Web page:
Have you ever eaten Voltaren gel?
I have--on accident-this morning--in the first 20 minutes I was in Ireland.
Let's back up to the FIRST medical emergency of the day which happened upon take off from ATL to Dublin.
While on the tarmac, getting settled in my seat for a 7.5-hour ride across the pond for a 10-day Irish/Scottish adventure, the first of 2 Medical Emergencies happened.
We were told the flight was delayed after we boarded due to maintenance issues.
No biggie, we were settled in and what's another 40 minutes anyway?
And then, an announcement came over the PA system:
"If there are any medical professionals on board, please go to row 44"
I was in row 26 without a vantage point of said emergency.
However, the man next to me was making hand gestures to the back of the airplane.
I asked him,
"Is everything OK?"
He said, "Yes. My family is in row 44 but my wife signaled that it was on the other side of the aisle so I am relieved they are ok"
I was relieved for him and it begged some other questions,
"Why does he get to sit 20 rows up away from his family and get a mini solo flight vacay from the inevitable kid chaos? "
It reminded me of a family picture we have of my mom, dad, and all 4 kids.
Mom is holding EVERYTHING, dad is happy as a clam in his leisure suit without a worry in the world, and the rest of us are oblivious to my mom's full hands.
At some point over the years, a sticky note was fastened to the pic that said "Don't worry guys, I got it"
I guess this is the plight of moms.
They always "have it" even when their husband is 20 rows up on an international flight and there is a medical emergency in their row and the mom is left to tend to the kid worries.
Paramedics came on and wheeled the patient off the flight, the maintenance issue was resolved and away we went. I don't know what happened to the medical patient--I hope that person is OK. I am so grateful it happened before we took off for a long flight so hopefully the patient could get the quick medical attention needed.
The flight itself was pretty fast and easy. I slept for 3 hours, watched the sunrise, daydreamed at the clouds
and caught up on Ted Lasso and various work projects.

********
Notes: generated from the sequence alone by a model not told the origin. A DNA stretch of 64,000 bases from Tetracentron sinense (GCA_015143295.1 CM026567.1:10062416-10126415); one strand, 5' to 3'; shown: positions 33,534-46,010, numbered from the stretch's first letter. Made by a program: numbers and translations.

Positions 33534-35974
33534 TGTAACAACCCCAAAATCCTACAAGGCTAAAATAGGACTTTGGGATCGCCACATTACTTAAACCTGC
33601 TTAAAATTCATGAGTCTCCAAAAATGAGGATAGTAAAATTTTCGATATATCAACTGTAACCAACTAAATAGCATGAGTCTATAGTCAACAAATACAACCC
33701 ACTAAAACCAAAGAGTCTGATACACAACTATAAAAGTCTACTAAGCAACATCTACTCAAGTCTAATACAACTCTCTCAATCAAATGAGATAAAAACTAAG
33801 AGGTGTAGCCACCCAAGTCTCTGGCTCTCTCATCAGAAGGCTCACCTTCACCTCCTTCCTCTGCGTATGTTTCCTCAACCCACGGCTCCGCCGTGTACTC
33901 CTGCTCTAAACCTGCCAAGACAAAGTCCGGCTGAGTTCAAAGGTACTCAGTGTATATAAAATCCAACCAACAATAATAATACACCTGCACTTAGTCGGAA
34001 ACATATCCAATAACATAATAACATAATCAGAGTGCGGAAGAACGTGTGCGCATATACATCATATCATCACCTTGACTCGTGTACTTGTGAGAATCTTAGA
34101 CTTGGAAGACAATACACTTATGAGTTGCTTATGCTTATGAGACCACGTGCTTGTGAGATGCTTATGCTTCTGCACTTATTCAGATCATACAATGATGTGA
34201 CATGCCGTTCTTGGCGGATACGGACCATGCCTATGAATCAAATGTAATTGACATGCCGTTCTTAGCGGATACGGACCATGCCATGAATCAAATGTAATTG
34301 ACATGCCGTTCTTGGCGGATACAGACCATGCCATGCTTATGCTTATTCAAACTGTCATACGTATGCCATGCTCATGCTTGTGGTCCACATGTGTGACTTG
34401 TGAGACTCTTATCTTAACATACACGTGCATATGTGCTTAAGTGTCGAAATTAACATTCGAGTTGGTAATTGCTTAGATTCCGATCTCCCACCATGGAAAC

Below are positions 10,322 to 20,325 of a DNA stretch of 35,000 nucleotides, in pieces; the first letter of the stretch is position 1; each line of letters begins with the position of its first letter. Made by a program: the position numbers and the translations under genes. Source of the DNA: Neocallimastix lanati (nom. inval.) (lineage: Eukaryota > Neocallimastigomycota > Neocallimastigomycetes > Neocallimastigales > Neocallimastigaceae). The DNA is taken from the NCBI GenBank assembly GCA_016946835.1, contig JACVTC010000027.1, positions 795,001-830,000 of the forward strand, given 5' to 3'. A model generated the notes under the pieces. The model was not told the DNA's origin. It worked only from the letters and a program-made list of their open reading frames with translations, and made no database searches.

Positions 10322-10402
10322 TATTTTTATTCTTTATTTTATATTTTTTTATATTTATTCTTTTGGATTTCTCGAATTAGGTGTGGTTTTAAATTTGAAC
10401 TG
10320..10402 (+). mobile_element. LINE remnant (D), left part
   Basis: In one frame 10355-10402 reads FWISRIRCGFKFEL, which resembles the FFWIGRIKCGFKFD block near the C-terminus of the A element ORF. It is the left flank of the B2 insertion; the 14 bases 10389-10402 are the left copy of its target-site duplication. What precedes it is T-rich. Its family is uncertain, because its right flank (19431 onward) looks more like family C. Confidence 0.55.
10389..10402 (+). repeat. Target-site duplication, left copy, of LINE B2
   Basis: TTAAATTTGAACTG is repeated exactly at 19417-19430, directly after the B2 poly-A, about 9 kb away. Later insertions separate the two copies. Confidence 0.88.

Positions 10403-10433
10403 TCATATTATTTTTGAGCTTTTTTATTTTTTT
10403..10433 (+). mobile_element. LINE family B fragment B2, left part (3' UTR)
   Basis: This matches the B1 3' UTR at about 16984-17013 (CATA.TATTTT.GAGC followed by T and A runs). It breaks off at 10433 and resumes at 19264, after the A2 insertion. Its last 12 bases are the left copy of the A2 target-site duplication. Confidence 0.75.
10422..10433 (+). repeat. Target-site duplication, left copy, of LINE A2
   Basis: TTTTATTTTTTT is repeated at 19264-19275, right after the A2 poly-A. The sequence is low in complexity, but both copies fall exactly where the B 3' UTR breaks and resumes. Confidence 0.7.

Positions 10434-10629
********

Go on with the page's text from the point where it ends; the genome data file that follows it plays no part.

Upon landing, I was so excited to brush my teeth, wash my face and go pee.
I went to the bathroom, washed my face, and now it's time to brush my teeth--the moment to which I'd been waiting 14 hours.
I squeezed the toothpaste on my toothbrush and started vigorously brushing.
I thought to myself:
"Hmmm this doesn't taste like toothpaste and it's not the same consistency as my normal stuff"
I looked down at the tube and realized I was brushing with Voltaren Arthritis Gel.
My whole mouth went numb and tingled. I started freaking out putting my mouth under all the faucets. Since they were on sensors, the water trickled slowly and people were moving out of the way as this mad woman was shoving her face in their sink.
"Am I going to die? Did I just poison myself?"
I literally said this out loud like the anxious voices in my head could not contain themselves and had to audibly be shared with all the Dublin arriving passengers.
This scared the many other ladies in the bathroom and they all banded together to help. One lady gave me a fresh bottle of unopened water and yelled
"Rinse. Just Rinse"
Another lady found paper towels and shouted
"wipe your whole mouth out clean and scrub your tongue and teeth"
And then. like a fairy Godmother out of nowhere, the luck of the Irish bequeathed me a lady doctor! A woman approached me and said
"I am a doctor. I heard you may have ingested Voltaren Topical Gel. Did you swallow it?" I said "No, I did not swallow it, I just put it on my teeth and a little bit on my tongue,"
She said, "you will be ok. You do not have to make yourself vomit. Get a new toothbrush and brush your tongue really well, use that whole bottle of water and rinse out and you'll be ok. Your mouth might be tingly for a while but you'll be fine."
I told her she was my medical angel, thanked her and away she and her Mayo Clinic jacket went. What are the odds that a doctor would be peeing and overhearing my drama of potential arthritis cream poisoning?
I followed her instruction to a tee and so far, so great.
I am still a little tingly in the mouth, but, no other side effects.
I am still in awe of how quickly all the Dublin bathroom ladies banded together to help me. I was a total trainwreck, alone in a foreign country, truly believing I had just poisoned myself and the bathroom babes stepped up. Speaking of trains, I am on one now.
There are a lot of sheep just laying around on bright green pastures.
This is the last leg of the adventure for the day and am headed to Shannon/Cork.
The day started exactly 24 hours ago when my husband dropped me at the San Diego airport--I took that to Atlanta--took that to Dublin--then a taxi to a train station--and now--the final leg---to the final destination at Savoy Hotel.
I feel lucky that my first 20 minutes in Ireland did not end up in a hospital or a brush with a poison control hotline.
Moral of the story: After a long international flight, pay attention to the tubes of things you're putting in your body and in your mouth. I got lucky this time, but I blame 3 hours of sleep and a deep craving for a clean mouth.
I will be posting about this trip sporadically thought-out the next 10 days. Hoping these are the only two medical emergencies to share and that the rest of the adventures are true magical FUN moments.
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